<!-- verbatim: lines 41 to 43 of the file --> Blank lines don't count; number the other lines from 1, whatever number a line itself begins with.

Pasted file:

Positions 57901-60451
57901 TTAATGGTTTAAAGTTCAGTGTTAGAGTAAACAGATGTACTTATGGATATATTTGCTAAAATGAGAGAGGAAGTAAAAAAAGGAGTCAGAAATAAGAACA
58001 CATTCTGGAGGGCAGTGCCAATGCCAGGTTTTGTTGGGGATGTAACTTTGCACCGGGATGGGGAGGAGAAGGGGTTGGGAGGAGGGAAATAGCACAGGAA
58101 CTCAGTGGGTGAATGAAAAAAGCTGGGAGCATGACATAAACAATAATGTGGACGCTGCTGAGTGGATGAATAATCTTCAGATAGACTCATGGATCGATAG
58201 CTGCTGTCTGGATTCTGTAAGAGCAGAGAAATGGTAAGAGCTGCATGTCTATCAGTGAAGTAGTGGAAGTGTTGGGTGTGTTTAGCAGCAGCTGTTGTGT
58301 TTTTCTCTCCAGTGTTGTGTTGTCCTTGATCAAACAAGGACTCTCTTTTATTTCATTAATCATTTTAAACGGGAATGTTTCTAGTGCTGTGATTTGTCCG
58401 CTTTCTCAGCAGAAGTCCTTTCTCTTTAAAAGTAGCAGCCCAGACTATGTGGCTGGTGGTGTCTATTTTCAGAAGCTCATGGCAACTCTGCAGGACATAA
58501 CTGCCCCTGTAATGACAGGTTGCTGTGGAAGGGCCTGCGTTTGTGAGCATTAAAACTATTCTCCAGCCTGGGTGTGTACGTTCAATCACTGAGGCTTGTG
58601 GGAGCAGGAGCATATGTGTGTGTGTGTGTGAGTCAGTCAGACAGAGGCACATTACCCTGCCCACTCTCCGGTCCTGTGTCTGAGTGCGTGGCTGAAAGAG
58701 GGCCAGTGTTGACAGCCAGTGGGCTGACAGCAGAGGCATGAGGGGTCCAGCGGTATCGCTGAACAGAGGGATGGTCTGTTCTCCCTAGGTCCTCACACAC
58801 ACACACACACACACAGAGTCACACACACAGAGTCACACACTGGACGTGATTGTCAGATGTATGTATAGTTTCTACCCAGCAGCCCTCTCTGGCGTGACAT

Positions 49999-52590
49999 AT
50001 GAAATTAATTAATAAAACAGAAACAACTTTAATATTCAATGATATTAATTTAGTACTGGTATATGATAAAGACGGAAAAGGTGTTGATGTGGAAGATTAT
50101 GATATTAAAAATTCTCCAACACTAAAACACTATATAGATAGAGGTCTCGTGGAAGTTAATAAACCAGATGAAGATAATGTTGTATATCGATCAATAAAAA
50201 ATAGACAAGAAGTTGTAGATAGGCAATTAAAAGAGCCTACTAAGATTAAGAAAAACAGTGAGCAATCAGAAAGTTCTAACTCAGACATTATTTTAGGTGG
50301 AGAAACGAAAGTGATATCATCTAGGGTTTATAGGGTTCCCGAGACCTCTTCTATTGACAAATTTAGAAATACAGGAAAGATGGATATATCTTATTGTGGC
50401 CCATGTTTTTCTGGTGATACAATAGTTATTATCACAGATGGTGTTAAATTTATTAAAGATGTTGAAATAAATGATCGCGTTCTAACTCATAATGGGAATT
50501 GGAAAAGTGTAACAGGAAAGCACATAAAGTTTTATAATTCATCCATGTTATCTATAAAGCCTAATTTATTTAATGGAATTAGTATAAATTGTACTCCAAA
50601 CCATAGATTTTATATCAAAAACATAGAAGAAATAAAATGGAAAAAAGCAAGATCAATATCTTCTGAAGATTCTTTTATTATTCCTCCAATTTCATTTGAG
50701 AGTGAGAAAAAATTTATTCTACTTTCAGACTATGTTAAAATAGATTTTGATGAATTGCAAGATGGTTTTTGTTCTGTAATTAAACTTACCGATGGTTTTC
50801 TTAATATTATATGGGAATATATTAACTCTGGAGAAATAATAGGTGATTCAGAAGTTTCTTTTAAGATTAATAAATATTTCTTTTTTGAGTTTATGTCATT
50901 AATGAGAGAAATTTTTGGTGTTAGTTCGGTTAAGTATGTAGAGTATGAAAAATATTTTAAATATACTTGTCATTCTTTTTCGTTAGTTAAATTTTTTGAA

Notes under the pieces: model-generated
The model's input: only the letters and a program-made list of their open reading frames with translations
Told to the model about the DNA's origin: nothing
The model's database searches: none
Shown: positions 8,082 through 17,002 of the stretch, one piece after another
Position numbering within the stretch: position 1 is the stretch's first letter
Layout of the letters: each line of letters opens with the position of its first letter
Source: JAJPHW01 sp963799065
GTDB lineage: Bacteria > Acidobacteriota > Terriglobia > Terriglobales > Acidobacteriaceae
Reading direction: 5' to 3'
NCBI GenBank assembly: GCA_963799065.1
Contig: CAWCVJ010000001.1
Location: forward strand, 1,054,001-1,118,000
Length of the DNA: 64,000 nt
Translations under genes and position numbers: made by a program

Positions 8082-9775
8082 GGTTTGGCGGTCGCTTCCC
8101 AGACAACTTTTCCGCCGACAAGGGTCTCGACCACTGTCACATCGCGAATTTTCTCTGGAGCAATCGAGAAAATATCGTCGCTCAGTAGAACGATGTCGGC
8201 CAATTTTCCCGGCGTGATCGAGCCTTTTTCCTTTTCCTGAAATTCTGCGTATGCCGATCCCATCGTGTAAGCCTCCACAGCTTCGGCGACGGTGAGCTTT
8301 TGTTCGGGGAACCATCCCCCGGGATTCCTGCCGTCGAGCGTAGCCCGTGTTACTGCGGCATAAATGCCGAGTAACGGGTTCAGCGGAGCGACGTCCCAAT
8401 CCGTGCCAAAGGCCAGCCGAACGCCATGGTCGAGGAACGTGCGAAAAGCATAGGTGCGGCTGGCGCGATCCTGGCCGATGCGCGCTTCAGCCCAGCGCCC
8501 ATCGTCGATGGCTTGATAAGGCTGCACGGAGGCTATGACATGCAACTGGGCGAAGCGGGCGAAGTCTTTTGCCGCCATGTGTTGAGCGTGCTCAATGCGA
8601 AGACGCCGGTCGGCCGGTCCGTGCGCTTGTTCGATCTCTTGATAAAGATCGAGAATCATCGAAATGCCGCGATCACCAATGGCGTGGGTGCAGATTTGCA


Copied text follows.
8101 AGACAACTTTTCCGCCGACAAGGGTCTCGACCACTGTCACATCGCGAATTTTCTCTGGAGCAATCGAGAAAATATCGTCGCTCAGTAGAACGATGTCGGC
8201 CAATTTTCCCGGCGTGATCGAGCCTTTTTCCTTTTCCTGAAATTCTGCGTATGCCGATCCCATCGTGTAAGCCTCCACAGCTTCGGCGACGGTGAGCTTT
8301 TGTTCGGGGAACCATCCCCCGGGATTCCTGCCGTCGAGCGTAGCCCGTGTTACTGCGGCATAAATGCCGAGTAACGGGTTCAGCGGAGCGACGTCCCAAT